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Well, besides the fact that it apparently doesn't exist yet (or at
least, you can't buy it anywhere - is it a standard part?)... this
chip seems even more complicated to use than a dumb USB engine, and
quite hard to interface to a "small" embedded system. The Cypress
parts are definitely more in line with what I was looking for,
although the firmware engineering is pretty nasty. Still, that's USB
all over, really.

Re: Cheapest possible host-side USB?
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Ive made a USB stack for our embedded system with the Cypress SL811HS.
Cypress provides source for simple (low-functionality) host operation, and
you can find a more complete host driver included in the linux kernel
distribution.

Im soon going to add support for the TransDimension
(http://www.transdimension.com /) UHC124. Their datasheet arragantly claims
that the Cypress design is naive. This chip is usually used with the
SoftConnex host stack, which they also sell. No sample source seems to be
available.

Leo Havm°ller.



Re: Cheapest possible host-side USB?
snipped-for-privacy@larwe.com (Lewin A.R.W. Edwards) wrote in message
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we have used the philips isp1160 usb host controller,
its cheap about USD 5,- and has a standard microcontroller
interface (but only 16 data bits little endian).
The data communication is either via cpu or dma.

it has a 4KB internal buffer for automatically sending and receiving.
All transfer modes are possible.

infos: http://www.semiconductors.philips.com/pip/ISP1160.html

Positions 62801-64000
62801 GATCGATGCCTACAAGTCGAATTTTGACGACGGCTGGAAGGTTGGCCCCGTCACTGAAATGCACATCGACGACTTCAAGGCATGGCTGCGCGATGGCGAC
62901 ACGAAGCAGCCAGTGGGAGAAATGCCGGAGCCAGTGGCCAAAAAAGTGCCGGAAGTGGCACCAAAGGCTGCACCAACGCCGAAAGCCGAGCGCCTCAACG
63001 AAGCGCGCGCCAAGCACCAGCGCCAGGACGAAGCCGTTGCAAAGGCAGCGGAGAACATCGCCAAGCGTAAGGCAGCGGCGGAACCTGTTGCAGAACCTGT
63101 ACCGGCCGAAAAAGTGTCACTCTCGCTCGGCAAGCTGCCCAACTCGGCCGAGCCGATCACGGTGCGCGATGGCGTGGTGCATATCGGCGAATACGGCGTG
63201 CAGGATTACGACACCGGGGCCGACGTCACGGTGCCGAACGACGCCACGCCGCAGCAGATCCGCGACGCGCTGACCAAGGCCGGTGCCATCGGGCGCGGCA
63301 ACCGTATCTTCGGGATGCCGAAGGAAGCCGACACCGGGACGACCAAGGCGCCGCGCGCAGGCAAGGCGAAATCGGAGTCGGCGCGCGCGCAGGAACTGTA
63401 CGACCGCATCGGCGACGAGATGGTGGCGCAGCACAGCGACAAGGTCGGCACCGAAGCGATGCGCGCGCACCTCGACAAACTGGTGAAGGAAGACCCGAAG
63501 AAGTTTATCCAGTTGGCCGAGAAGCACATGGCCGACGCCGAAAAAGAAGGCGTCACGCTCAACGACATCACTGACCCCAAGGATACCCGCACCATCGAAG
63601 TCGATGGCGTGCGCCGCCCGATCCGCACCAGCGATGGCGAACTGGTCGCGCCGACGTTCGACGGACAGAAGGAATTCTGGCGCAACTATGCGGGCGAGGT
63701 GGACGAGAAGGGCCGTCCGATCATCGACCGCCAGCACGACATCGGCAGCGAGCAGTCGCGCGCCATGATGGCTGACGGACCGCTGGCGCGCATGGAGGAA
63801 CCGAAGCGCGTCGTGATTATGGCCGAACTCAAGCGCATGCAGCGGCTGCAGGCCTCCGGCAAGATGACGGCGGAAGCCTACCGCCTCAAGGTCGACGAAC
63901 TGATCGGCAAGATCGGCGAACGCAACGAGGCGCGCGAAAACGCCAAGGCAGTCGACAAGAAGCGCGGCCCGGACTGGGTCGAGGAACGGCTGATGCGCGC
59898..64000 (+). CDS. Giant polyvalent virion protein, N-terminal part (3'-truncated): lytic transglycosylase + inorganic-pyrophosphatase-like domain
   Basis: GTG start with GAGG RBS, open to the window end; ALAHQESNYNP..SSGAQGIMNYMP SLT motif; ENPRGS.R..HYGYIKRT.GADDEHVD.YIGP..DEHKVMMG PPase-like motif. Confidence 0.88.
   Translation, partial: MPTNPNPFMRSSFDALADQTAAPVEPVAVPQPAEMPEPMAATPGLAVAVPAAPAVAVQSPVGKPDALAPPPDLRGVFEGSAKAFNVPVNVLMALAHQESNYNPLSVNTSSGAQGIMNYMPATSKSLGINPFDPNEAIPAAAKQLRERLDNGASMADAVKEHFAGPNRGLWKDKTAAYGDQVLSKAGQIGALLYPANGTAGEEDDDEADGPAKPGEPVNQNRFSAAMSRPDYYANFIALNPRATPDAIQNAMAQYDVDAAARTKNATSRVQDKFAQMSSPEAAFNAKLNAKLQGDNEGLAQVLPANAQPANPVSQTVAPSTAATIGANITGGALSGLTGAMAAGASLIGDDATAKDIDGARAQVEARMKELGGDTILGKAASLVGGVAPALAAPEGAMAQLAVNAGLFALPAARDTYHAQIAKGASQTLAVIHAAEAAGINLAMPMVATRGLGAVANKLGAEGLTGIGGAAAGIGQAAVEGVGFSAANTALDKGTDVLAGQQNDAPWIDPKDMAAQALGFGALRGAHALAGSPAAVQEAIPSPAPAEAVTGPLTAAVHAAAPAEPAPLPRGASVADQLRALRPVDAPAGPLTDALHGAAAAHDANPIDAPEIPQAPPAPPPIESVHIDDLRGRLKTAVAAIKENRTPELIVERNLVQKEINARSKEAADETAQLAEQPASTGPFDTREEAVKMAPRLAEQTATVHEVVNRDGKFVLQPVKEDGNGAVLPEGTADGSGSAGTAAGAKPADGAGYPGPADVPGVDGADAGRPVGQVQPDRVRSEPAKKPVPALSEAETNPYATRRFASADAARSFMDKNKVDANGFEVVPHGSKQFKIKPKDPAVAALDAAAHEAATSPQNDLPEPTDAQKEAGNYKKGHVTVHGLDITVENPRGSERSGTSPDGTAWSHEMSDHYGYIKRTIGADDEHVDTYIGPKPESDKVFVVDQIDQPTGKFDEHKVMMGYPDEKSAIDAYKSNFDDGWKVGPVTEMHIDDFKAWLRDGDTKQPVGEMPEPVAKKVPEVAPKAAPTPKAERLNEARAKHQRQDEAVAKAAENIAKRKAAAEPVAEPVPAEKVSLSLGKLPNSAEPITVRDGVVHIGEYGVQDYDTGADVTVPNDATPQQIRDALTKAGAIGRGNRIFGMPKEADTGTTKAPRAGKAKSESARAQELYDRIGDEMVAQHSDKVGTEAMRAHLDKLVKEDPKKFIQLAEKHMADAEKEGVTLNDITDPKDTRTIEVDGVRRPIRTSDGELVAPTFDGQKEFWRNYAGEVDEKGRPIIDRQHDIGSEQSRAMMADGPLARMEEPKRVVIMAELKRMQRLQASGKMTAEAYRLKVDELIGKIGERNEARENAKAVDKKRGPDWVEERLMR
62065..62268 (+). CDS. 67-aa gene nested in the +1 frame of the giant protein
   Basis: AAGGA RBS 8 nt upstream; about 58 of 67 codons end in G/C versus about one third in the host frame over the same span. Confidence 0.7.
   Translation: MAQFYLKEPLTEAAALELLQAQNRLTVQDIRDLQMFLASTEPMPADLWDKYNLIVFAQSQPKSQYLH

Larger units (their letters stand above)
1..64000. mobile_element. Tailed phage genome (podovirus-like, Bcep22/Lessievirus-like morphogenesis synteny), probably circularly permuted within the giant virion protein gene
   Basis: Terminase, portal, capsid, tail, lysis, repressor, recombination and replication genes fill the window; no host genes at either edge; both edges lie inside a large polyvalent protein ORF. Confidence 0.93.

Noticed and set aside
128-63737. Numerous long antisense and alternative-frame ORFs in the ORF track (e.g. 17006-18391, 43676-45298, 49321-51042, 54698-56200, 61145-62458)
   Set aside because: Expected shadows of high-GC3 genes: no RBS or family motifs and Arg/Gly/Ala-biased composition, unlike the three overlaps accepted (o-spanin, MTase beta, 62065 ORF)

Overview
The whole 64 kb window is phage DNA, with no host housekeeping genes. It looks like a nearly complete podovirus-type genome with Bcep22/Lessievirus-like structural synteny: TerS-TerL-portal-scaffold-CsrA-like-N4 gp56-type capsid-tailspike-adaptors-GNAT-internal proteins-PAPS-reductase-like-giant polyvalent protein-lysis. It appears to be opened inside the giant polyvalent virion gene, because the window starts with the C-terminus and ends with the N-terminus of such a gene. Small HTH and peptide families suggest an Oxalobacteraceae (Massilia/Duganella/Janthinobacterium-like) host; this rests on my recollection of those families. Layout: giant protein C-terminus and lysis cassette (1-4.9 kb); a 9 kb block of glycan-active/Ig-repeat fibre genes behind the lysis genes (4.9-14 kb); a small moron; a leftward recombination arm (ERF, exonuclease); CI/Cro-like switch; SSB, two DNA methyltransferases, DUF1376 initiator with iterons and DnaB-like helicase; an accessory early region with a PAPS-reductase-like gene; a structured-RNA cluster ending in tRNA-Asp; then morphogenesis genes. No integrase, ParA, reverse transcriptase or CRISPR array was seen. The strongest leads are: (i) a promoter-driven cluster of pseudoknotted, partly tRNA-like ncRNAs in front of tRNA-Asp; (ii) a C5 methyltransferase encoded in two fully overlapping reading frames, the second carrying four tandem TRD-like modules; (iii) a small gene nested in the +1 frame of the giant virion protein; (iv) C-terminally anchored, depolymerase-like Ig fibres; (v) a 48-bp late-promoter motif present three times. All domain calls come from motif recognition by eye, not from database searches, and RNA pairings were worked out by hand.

we used it with a mc68331 @ 15MHz to control 1

Re: Cheapest possible host-side USB?
snipped-for-privacy@larwe.com (Lewin A.R.W. Edwards) wrote in message
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we have used the philips isp1160 usb host controller,
its cheap about USD 5,- and has a standard microcontroller
interface (but only 16 data bits little endian).
The data communication is either via cpu or dma.

it has a 4KB internal buffer for automatically sending and receiving.
All transfer modes are possible.

infos: http://www.semiconductors.philips.com/pip/ISP1160.html

we used it with a mc68331 @ 15MHz to control 1

Re: Cheapest possible host-side USB?
snipped-for-privacy@larwe.com (Lewin A.R.W. Edwards) wrote in message
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sorry for 2 messages, I clicked erronously some wrong button in google
groups ...

we have used the philips isp1160 usb host controller,
its cheap about USD 5,- and has a standard microcontroller
interface (but only 16 data bits little endian).
The data communication is either via cpu or dma.

it has a 4KB internal buffer for automatically sending and receiving.
All transfer modes are possible.

infos: http://www.semiconductors.philips.com/pip/ISP1160.html

we used it with a mc68331 @ 15MHz to control 1 or 2 custom devices
(maybe a hub and some hid devices in the future) but following the
standard usb protocols (the devices are also connected to an PC).

we started with an example PC demo software from philips as base for
our own software stack.

An cheap (about USD 900) USB analyzer from ellisoft:
http://www.ellisys.com/products/tracker110/index.php
helped us to find some bugs in the software.

greetings
Leopold Faschalek
SKIDATA AG